Capstone course arrangements 2016-17

Date Posted: 
3 August, 2016

To: ALL NEW-curriculum MATH students admitted in 2013-14 or before

  1. In order to graduate by summer 2017, you must have completed, as your capstone course, either MATH4900 (Seminar) or MATH4400 (Project), but not both.

    Please note the following points:
    1. MATH4900, MATH4400 are MUTUALLY EXCLUSIVE: having taken either, you will be barred from taking the other.
    2. A few students may want to take MATH4400. Such a student will need to check whether he/she is qualified for taking this course. Refer to CUSIS for the specific conditions.
    3. MATH4900 will be offered in the First Semester only. It is expected most of you will take this course. Delaying the course without appropriate justification may result in delay in graduation.
  2. For students who have already passed both of MATH2050, 2060 and intend to take MATH4900:
    There are seven sections of MATH4900 in the First Semester 2016-17. Each has its own theme. Registration for MATH4900 will be done in CUSIS, on a first-come-first-serve basis.
  3. For students who have not yet completed both of MATH2050, 2060:
    In principle, you are not eligible to take either of the capstone courses. However, if you intend to graduate by summer 2017, you may make an application to the department for a place in MATH4900 in the First Semester 2016-17. Please submit your application at the following web page, from 1000hrs, 10th August, 2016:

    Applications will be closed at Monday 1400hrs of the second week of the semester (12th September, 2016). Late applications will NOT be entertained.

    If your application is successful and you are taking no more than four other MATH courses, you will be registered into MATH4900 by the department during the add-drop period.
  4. For students who intend to take MATH4400 (Project) instead of MATH4900:
    You need not register for MATH4900 in CUSIS. It is your responsibility to look for a potential project supervisor yourself. You are advised to do so as soon as possible.

Themes of MATH4900

MATH4900A Elementary perspectives of knot theory

MATH4900B Continued fractions

  1. The representations of numbers by continued fractions
  2. Convergences as best approximations, the approximation of algebraic irrational numbers and transcendental numbers.
  3. Measure theory of continued fractions.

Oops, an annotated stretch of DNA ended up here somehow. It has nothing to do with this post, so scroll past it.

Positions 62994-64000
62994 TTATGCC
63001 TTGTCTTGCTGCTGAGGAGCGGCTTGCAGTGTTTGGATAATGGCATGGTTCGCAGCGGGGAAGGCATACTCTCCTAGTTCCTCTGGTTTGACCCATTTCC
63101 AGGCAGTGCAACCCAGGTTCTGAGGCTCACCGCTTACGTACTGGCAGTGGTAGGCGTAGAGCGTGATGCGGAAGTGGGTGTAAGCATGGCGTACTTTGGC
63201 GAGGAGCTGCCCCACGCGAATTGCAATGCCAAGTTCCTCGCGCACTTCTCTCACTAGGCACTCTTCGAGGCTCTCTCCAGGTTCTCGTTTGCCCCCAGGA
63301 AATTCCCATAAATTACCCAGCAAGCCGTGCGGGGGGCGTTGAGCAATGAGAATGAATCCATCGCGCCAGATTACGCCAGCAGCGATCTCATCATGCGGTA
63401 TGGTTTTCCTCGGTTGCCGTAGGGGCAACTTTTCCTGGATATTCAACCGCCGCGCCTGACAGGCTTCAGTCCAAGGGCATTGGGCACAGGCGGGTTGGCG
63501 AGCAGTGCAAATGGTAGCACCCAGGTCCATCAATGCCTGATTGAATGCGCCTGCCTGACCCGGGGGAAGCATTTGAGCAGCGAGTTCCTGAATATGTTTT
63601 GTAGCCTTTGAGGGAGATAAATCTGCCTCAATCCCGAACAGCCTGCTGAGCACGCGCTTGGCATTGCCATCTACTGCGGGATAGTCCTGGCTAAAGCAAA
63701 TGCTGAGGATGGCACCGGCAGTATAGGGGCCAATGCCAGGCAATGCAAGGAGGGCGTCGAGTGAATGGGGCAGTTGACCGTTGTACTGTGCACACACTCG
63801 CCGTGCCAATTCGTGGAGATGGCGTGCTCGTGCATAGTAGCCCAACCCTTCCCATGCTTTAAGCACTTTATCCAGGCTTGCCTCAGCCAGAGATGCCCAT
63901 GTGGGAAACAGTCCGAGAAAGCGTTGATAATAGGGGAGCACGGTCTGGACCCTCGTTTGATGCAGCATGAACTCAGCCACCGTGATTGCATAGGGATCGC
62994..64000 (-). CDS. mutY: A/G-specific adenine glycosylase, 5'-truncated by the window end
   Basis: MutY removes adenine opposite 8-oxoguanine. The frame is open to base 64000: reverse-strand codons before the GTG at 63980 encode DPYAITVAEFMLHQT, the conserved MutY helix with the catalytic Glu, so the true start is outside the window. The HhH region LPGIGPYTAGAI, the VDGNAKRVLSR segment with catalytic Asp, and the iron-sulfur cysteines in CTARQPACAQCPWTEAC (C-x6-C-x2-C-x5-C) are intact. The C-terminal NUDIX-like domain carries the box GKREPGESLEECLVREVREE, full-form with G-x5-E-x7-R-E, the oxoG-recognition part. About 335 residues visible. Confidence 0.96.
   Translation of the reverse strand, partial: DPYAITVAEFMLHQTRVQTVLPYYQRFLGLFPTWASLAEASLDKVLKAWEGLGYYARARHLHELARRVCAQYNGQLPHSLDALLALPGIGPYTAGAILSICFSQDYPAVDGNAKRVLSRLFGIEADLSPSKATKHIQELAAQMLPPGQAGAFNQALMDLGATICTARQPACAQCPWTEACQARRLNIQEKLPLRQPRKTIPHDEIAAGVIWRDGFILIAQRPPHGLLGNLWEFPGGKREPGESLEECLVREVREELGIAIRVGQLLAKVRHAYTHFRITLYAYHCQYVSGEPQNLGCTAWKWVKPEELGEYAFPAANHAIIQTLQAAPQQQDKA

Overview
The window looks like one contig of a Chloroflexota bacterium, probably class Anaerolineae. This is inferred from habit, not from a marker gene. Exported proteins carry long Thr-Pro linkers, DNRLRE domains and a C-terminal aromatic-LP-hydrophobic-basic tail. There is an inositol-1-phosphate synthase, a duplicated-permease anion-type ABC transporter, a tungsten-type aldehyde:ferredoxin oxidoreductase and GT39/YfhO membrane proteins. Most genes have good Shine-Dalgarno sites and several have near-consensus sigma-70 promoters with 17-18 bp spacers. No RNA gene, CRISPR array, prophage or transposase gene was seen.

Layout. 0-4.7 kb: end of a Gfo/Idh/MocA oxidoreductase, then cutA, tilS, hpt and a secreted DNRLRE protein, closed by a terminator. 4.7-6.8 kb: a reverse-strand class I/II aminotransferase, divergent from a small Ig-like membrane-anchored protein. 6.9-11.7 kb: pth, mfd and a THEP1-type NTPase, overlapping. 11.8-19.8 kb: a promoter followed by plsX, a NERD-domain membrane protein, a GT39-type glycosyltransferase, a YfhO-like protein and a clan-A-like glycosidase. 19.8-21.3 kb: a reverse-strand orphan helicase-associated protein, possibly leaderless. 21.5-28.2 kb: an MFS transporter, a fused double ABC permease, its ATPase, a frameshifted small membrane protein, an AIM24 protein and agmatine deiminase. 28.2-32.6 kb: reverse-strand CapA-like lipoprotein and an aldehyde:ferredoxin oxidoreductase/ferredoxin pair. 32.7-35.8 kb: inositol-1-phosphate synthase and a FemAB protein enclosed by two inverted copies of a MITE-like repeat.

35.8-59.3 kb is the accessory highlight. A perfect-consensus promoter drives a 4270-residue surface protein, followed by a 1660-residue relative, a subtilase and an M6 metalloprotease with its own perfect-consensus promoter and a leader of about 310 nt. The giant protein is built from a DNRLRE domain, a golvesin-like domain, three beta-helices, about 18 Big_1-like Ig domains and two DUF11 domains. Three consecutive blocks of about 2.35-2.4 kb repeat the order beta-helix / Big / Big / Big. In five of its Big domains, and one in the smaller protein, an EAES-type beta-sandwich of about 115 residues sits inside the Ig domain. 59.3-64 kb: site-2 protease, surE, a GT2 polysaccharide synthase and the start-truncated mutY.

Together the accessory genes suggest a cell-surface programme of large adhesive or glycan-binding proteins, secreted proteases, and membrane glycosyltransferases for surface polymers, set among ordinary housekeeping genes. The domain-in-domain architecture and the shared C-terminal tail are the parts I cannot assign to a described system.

MATH4900C Studies in Operations Research

In this section, small projects and problems in the area of OR will be explored. The aim is to lead students to a thorough understanding of the art and science of practical applications in OR. Students may realize the successful way of undertaking projects and what obstacles are present to thwart success.

MATH4900D Classical Analysis (infinite products, Tauberian theorems, the Gamma function, Bernoulli numbers, special functions, and elliptic integrals)

Topics will be selected from the book “Invitation to Classical Analysis” by Peter Duren.

MATH4900E p-adic numbers

We are all familiar with the fact that the system of real numbers arises as the completion of the system of rational numbers, and its importance in mathematics. But there are other ways of doing

completions of the system of rational numbers, and the system of p-adic numbers then arises, for each prime number p. In mathematics (in particular in number theory), p-adic numbers are regarded as equally important as the real numbers. In this capstone course, we will encounter many aspect of p-adic numbers: calculus, algebra, geometry, and applications.

MATH4900F Harmonic analysis and applications

In this section, students will learn some basic harmonic analysis, and investigate some interesting applications of harmonic analysis in areas as diverse as geometry, combinatorics, and number theory. The unity across different fields of mathematics will be emphasized, as material will often be drawn from more than one area of mathematics. Students are expected to supplement the text by materials they gather or develop on their own.


  1. Inverse problems
    • Importance and applications of inverse problems
    • Formulations of mathematical models of inverse problems
    • Mathematical properties and analyses of inverse problems
    • Mathematical and numerical methods for solving inverse problems
  2. Numerical methods for partial differential equations (PDEs)
    • Background and applications of PDEs
    • Numerical methods for solving PDEs
    • Stability and convergence of numerical methods